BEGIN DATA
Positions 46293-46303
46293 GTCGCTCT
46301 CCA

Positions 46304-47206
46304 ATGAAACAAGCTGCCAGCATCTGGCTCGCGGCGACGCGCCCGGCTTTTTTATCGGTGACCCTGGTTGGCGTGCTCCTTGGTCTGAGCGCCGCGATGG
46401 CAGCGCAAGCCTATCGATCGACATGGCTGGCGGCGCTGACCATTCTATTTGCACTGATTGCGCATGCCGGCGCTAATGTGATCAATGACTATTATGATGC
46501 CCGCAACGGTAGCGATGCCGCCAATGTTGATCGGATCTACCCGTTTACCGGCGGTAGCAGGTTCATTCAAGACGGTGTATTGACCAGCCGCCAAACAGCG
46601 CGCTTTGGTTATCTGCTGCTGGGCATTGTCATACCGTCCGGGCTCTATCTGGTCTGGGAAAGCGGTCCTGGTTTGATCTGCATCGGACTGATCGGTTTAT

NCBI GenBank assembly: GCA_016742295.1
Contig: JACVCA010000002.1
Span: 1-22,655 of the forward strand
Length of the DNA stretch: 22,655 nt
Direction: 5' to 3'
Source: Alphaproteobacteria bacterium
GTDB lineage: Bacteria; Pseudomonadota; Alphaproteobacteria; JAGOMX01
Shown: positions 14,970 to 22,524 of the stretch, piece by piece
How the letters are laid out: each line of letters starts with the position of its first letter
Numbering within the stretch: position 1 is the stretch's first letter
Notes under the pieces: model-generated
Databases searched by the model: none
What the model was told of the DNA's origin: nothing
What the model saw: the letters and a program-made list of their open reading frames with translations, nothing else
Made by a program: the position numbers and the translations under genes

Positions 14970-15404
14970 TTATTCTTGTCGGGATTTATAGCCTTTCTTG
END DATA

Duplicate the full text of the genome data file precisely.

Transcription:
Positions 46293-46303
46293 GTCGCTCT
46301 CCA

Positions 46304-47206
46304 ATGAAACAAGCTGCCAGCATCTGGCTCGCGGCGACGCGCCCGGCTTTTTTATCGGTGACCCTGGTTGGCGTGCTCCTTGGTCTGAGCGCCGCGATGG
46401 CAGCGCAAGCCTATCGATCGACATGGCTGGCGGCGCTGACCATTCTATTTGCACTGATTGCGCATGCCGGCGCTAATGTGATCAATGACTATTATGATGC
46501 CCGCAACGGTAGCGATGCCGCCAATGTTGATCGGATCTACCCGTTTACCGGCGGTAGCAGGTTCATTCAAGACGGTGTATTGACCAGCCGCCAAACAGCG
46601 CGCTTTGGTTATCTGCTGCTGGGCATTGTCATACCGTCCGGGCTCTATCTGGTCTGGGAAAGCGGTCCTGGTTTGATCTGCATCGGACTGATCGGTTTAT

NCBI GenBank assembly: GCA_016742295.1
Contig: JACVCA010000002.1
Span: 1-22,655 of the forward strand
Length of the DNA stretch: 22,655 nt
Direction: 5' to 3'
Source: Alphaproteobacteria bacterium
GTDB lineage: Bacteria; Pseudomonadota; Alphaproteobacteria; JAGOMX01
Shown: positions 14,970 to 22,524 of the stretch, piece by piece
How the letters are laid out: each line of letters starts with the position of its first letter
Numbering within the stretch: position 1 is the stretch's first letter
Notes under the pieces: model-generated
Databases searched by the model: none
What the model was told of the DNA's origin: nothing
What the model saw: the letters and a program-made list of their open reading frames with translations, nothing else
Made by a program: the position numbers and the translations under genes

Positions 14970-15404
14970 TTATTCTTGTCGGGATTTATAGCCTTTCTTG